For those of us involved in the food world, it's hard to remember that many of the truths we take as a given--that advertising influences how we eat as a country, often detrimentally; that agricultural programs sometimes protect businesses rather than people; that public policy can be a powerful tool in shifting how Americans eat and, consequently, their health--are relative newcomers in the national discourse. The person directly responsible for raising these points, along with countless other critical questions about the food-related intersections between science, culture, and politics? Dr. Marion Nestle.
The author of the groundbreaking Food Politics, as well as several other seminal books such as Safe Food, What to Eat, and the recently published Eat, Drink, Vote: An Illustrated Guide to Food Politics, Nestle has been an extraordinary force in shaping the way we think and talk about food. "She has done more than anyone to take nutrition off the shelf and get it out where it can be useful," says 2011 JBF Leadership Award recipient and sociology professor Janet Poppendieck.
Dr. Nestle began her career as a biologist before teaching her first nutrition course at Brandeis University. In the early 1990s, after a stint as a nutrition policy advisor in the Department of Health and Human Services, Nestle attended a presentation on the behavioral causes of cancer, specifically cigarette smoking and diet. As she watched slide after slide exposing the ways cigarettes were marketed to children, she realized that the same was true for junk food. "It wasn't that I didn't know about food marketing," she remembers. "It was just that I'd never noticed." This revelation led to the publication of Food Politics, which brought the health problems caused by marketing food to children into the public consciousness.
What's more, she did it in a way that resonated with researchers and nonacademics alike. "Nestle's approach to nutrition is a unique blend of hard science, policy analysis, political astuteness, and wit," says Poppendieck. "She is able to translate complex technical information into guidance that regular people can digest."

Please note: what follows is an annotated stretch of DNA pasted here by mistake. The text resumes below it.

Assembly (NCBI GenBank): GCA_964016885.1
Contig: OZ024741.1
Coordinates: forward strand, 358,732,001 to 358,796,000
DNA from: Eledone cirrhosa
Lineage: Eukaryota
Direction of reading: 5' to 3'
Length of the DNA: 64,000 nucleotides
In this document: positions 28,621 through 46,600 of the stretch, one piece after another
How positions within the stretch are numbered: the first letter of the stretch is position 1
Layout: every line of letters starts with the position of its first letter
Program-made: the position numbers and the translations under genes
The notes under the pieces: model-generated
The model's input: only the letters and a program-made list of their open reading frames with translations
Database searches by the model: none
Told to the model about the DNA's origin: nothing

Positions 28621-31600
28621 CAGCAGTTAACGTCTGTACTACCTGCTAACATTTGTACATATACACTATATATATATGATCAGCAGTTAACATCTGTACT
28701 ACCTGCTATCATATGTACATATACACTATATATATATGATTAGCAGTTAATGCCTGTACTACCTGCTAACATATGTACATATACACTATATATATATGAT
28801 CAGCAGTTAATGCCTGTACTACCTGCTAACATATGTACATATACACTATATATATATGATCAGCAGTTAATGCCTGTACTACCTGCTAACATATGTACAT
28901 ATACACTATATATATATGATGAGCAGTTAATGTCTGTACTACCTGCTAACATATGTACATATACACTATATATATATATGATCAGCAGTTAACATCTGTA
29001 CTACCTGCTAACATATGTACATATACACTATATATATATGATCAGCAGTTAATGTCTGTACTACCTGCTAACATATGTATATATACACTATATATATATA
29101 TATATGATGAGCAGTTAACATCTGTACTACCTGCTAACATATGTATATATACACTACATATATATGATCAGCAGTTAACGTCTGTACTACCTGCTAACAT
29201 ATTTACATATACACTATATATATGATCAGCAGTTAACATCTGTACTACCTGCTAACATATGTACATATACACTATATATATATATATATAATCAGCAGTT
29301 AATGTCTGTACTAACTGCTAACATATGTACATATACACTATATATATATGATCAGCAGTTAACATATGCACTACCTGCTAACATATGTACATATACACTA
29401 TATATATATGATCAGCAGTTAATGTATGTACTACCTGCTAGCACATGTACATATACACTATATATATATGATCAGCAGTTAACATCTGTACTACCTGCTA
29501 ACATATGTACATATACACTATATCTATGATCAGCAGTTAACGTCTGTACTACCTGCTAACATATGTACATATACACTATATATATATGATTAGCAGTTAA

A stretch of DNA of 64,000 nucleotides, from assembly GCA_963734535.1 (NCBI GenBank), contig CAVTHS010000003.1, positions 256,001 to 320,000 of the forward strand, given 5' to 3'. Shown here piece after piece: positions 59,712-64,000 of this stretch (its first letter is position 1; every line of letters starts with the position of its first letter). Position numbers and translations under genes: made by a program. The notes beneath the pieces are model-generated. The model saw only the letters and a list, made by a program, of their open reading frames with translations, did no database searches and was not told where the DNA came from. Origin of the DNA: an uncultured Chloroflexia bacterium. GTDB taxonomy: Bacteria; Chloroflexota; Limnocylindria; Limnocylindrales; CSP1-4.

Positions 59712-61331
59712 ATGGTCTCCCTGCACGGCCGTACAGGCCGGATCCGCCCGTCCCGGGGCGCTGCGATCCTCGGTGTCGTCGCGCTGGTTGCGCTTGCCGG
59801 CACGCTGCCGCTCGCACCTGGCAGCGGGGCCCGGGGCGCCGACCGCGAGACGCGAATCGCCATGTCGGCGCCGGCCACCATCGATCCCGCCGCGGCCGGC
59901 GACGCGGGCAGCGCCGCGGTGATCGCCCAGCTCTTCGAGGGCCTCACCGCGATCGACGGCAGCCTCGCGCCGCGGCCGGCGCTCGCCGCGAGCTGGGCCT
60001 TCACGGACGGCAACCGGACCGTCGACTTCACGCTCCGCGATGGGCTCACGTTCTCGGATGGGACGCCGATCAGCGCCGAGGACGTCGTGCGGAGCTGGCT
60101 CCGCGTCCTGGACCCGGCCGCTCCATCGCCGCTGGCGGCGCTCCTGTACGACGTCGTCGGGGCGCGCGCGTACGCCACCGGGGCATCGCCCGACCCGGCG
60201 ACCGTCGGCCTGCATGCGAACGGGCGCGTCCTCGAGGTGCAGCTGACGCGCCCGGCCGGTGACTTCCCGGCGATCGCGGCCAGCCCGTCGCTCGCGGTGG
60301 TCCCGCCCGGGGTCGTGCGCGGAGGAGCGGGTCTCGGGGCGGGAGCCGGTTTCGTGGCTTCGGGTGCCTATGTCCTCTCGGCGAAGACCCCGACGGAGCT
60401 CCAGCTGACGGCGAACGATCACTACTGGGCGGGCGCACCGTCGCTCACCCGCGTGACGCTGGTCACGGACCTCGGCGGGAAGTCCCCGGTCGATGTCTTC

In addition to publishing an astounding body of work, Nestle is a dynamic and dedicated educator. At NYU since 1988, she was originally hired to chair a department of home economics. "Now that was a challenge," Nestle recalls. "It was essential that we bring the curriculum into the 21st century." In response she and her colleagues unveiled the university's pioneering program in food studies in 1996. Over the past two decades Nestle has also worked closely with NYU library curator Marvin Taylor to acquire the collection of more than 55,000 food studies books that was recently named in her honor.
Perhaps Nestle's greatest achievement is the inspiration she has provided to colleagues, activists, students, and food lovers throughout the world. "Her insatiable curiosity and relentless tenacity to unearth the truth are contagious," says 2011 JBF Leadership Award recipient and FoodCorps co-founder Debra Eschmeyer. Echoes Poppendieck: "Marion helped us to see food as a vital aspect of human life worthy of the best efforts of scholars. We are all in her debt."
The 2013 JBF Leadership Awards recognize visionaries from a broad range of backgrounds, including government, nonprofit, and literary arts, who are working toward creating a healthier, safer, and more sustainable food world. Now in its third year, the Leadership Awards recognize specific outstanding initiatives as well as bodies of work and lifetime achievement. Winners were honored at a dinner ceremony that took place during the James Beard Foundation Food Conference on October 21 in New York City. For more information, click here.
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